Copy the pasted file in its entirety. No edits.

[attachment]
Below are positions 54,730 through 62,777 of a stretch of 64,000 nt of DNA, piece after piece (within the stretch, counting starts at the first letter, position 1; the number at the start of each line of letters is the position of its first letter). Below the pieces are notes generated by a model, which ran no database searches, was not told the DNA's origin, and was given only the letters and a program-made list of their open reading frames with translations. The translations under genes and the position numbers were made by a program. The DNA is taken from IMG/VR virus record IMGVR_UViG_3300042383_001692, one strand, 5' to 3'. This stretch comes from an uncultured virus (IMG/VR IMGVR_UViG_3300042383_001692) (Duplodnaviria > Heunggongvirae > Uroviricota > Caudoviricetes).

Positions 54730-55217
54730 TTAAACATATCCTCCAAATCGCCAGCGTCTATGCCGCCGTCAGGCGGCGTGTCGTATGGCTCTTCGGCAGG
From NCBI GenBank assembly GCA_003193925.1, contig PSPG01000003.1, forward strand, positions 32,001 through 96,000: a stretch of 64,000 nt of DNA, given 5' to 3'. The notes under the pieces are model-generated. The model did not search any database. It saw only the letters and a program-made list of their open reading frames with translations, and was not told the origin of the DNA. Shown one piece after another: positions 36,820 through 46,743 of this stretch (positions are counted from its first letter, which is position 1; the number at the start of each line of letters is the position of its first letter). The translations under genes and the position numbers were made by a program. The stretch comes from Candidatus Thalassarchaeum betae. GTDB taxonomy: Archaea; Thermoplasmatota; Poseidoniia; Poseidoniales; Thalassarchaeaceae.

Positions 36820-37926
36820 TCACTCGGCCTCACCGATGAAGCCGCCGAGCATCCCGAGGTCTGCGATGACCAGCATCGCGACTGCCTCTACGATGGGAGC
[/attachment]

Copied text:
Below are positions 54,730 through 62,777 of a stretch of 64,000 nt of DNA, piece after piece (within the stretch, counting starts at the first letter, position 1; the number at the start of each line of letters is the position of its first letter). Below the pieces are notes generated by a model, which ran no database searches, was not told the DNA's origin, and was given only the letters and a program-made list of their open reading frames with translations. The translations under genes and the position numbers were made by a program. The DNA is taken from IMG/VR virus record IMGVR_UViG_3300042383_001692, one strand, 5' to 3'. This stretch comes from an uncultured virus (IMG/VR IMGVR_UViG_3300042383_001692) (Duplodnaviria > Heunggongvirae > Uroviricota > Caudoviricetes).

Positions 54730-55217
54730 TTAAACATATCCTCCAAATCGCCAGCGTCTATGCCGCCGTCAGGCGGCGTGTCGTATGGCTCTTCGGCAGG
From NCBI GenBank assembly GCA_003193925.1, contig PSPG01000003.1, forward strand, positions 32,001 through 96,000: a stretch of 64,000 nt of DNA, given 5' to 3'. The notes under the pieces are model-generated. The model did not search any database. It saw only the letters and a program-made list of their open reading frames with translations, and was not told the origin of the DNA. Shown one piece after another: positions 36,820 through 46,743 of this stretch (positions are counted from its first letter, which is position 1; the number at the start of each line of letters is the position of its first letter). The translations under genes and the position numbers were made by a program. The stretch comes from Candidatus Thalassarchaeum betae. GTDB taxonomy: Archaea; Thermoplasmatota; Poseidoniia; Poseidoniales; Thalassarchaeaceae.

Positions 36820-37926
36820 TCACTCGGCCTCACCGATGAAGCCGCCGAGCATCCCGAGGTCTGCGATGACCAGCATCGCGACTGCCTCTACGATGGGAGC